Welcome to the Information Superhighway!

All of the handouts for this class (except for exams) will be available to you on my web page
“”. Most students find this to be convenient, especially when something
gets misplaced or you are forced to miss a class. I will also post solutions to exams and course
announcements. I suggest that everyone check the web page at least once a week. Friendly
Warning: Murphy’s Law of Computers states that the server will go down when you need it most.
One semester some students waited until late Sunday night to print out study questions (that had
been on the web site for 3 weeks) for a Monday morning exam. A thunderstorm in the early
evening knocked out power to the University, and the web server went down.

Weather Policy

If the University is officially closed during the time of an exam, the exam will be held during the
next scheduled class. Similarly, if homework or a written assignment is due at a time when the
University is closed it will be due at the next scheduled class. If the University is closed during the
class before an exam the exam (minus any uncovered material) will be given on the scheduled date.

Academic Conduct

You may obtain tutoring for this course, and you may work on homework together. You may not
work on papers or exams together. The purchase or sale of lecture notes is prohibited.

All students are expected to comply with the honor code in the completion of all assignments and
exams. You are further charged with reporting any incidence of impropriety which come to your
attention. I take this very seriously - I am on the Honor Board. For specifics on the honor code
see “”.

Hints for a Successful Semester

Every semester students come to me and say “I understand everything you say in class so I
thought I knew the material but I got a terrible grade on the midterm.” Here’s the problem:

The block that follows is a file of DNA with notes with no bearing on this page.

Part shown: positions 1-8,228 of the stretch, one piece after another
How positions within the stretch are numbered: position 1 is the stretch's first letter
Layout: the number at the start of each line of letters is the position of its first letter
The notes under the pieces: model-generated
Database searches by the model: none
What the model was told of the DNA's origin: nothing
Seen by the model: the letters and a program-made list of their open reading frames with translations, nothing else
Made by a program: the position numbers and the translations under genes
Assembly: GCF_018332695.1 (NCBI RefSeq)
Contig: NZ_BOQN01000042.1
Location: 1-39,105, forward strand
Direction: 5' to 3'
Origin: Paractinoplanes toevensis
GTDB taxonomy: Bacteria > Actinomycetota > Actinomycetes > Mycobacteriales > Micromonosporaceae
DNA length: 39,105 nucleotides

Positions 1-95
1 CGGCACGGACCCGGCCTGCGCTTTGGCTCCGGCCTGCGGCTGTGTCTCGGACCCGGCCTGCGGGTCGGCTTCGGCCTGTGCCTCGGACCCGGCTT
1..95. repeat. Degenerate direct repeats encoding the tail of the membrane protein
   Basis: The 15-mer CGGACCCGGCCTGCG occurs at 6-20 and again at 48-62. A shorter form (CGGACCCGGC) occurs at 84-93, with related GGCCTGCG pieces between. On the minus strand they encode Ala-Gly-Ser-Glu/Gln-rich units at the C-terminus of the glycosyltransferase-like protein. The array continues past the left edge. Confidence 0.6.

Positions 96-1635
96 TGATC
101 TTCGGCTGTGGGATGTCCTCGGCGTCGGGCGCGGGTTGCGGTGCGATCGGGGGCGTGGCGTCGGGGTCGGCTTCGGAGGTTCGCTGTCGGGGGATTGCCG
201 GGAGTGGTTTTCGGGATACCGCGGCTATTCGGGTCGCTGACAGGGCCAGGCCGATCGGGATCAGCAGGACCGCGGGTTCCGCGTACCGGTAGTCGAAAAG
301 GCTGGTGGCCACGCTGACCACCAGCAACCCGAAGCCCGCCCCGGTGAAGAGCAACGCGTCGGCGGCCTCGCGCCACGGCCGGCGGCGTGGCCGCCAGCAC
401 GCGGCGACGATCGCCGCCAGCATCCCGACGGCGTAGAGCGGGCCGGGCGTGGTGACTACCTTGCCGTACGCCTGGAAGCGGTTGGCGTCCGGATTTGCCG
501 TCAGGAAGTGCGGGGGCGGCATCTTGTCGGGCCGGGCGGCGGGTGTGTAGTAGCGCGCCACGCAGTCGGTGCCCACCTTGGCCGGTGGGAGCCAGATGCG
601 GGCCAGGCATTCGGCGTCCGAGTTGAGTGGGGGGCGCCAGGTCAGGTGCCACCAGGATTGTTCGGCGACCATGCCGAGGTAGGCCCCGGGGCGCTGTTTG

Everyone who is enrolled in this course is smart enough to understand what I say in class. The
goal of the course, however, is to help you analyze new economic. So understanding the material in
class isn’t enough! You have to be able to apply the problem solving technique. If you can’t do
that, then you will not have succeeded in this course and you will be disappointed with your grade.

My suggestions about how to do well in this class are:

1. Ask questions. If a section of the lecture or a reading does not make sense to you, resolve your
uncertainty sooner rather than later. If you find it difficult to ask questions in class then send the
TA or me e-mail. (That is why many politicians make no sense…)

2. Study in groups. Take turns explaining portions of the material to each other. If your
explanation doesn’t makes sense to your group, there is a good chance that you don’t understand
the material. Economics almost always sounds simple when someone who understands it explains
it to you.

3. Always do the reading before class. Come prepared to ask questions on sections which you
found to be unclear. It will not be a productive study strategy to go back over and over the text to
prepare for the exam. Questions will focus on application of concepts and analysis of situations
- and not memorization.

Focus your energy on the assignments. Always try the homework before class - no matter how
bizarre it looks. If you can’t solve a problem the first time correctly, get help working it through,
wait a few days, and then try to solve it on your own without your notes.

The best way to waste your time in this class is look at the homework and solutions at the same
time. This study strategy promotes memorizing the answers and discourages learning to do the sort
of problem solving which is the goal of this course. (I can tell who is memorizing homework - they
are the people who complain that the test questions weren’t “like the homework problems.)
Memorizing economics is like memorizing the answers to one crossword puzzle to help you work
another one – pointless! Hint: resist the temptation to print out the solutions until your assignment
is complete, or seal solutions in an envelope until you have worked the problems.

This is a very hard class to cram for – students who have tried it before have been disappointed with
their grades.

4. If you are having trouble with studying, test anxiety or any other academic problems in this or
any other class or if you are having personal problems that are interfering with your life you should
talk to the people at the University Counseling Center. They can be reached for appointments at
231-6557 from 8 to 5 on M-F or “” for more information. They also
conduct classes which cover subjects such as “Coping with Stress” and “Test Taking Skills” that
many students find very helpful - especially if they have been out of school for a while.

5. Students who have test-taking accommodations from the Dean of Students should contact me
before the first midterm to make arrangements. Once you take an exam without accommodation
there is no remedy for a poor grade.

How to Get Help

The primary TA for the course is Syed (Sa Yed) Islam. He can answer questions about course
material, homework assignments and grading, what grades you have earned. You can e-mail him
questions if you can't make his office hours.